Will the New Tech Economy Solve the Old Economy’s Racial Problems?
Will the New Tech Economy Solve the Old Economy’s Racial Problems?
The new tech economy has not conquered racial bias. The racial and ethnic unemployment disparities in computer science are nearly the same as those in other fields.
Research shows that more-homogeneous companies are more prone to misguided groupthink, are less creative, and tend to be less profitable. In the words of Larisa Ruoff, who represents a socially responsible investment firm, “We live in an increasingly complex global marketplace, and the companies that can hire, attract and retain women and people of color are better equipped to capitalize on global opportunities and avoid missteps that may not be apparent to a more homogeneous group.”
Although more and more research shows that diversity is good for business, workforce statistics released by Silicon Valley technology companies show a startling lack of diversity. For example, Latinos and African Americans combined make up less than 5 percent of the tech workers at Google, Facebook, Twitter, LinkedIn, Yahoo, and eBay. There is good reason to believe that women of color are even scarcer since both women and people of color are underrepresented in the new technology firms. One reporter dubbed a black female software engineer in Silicon Valley a “super-minority” because black females are such a rare finds.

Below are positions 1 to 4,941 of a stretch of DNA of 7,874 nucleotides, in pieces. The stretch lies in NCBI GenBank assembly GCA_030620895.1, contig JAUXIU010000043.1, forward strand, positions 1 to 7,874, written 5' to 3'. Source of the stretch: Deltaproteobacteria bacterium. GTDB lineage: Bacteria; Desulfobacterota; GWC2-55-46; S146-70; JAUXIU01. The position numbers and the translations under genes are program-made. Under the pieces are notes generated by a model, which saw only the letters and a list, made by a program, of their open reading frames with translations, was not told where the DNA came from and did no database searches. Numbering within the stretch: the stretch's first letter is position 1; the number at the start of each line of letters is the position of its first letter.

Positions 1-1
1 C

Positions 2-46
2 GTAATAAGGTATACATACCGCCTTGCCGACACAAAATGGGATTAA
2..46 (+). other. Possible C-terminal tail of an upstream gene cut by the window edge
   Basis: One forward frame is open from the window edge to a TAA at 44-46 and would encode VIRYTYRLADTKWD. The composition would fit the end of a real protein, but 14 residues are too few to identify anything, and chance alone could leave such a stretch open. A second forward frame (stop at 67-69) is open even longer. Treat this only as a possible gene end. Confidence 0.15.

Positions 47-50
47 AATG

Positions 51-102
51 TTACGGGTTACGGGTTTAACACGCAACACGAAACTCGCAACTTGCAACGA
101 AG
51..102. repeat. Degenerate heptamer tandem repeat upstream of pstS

While Silicon Valley deserves special attention because of the importance of new technology companies to the economy and to Americans’ day-to-day social lives, it would be a mistake to see the problem as limited to Silicon Valley. National statistics show higher unemployment rates for people of color with science, technology, engineering, and math, or STEM, degrees than their white counterparts. Among young, recent college graduates with a bachelor’s degree in computer science or mathematics, the white unemployment rate is 5.2 percent, lower than the Asian American rate of 7.7 percent, the Hispanic rate of 9.2 percent, and the African American rate of 10 percent. (see Figure 1) A similar pattern exists among those with degrees in engineering and the biological and physical sciences. For all of these fields combined, the Latino and Asian American unemployment rates are 1.6 times the white rate; the black rate is 1.9 times the white rate. This pattern suggests a white advantage in STEM fields.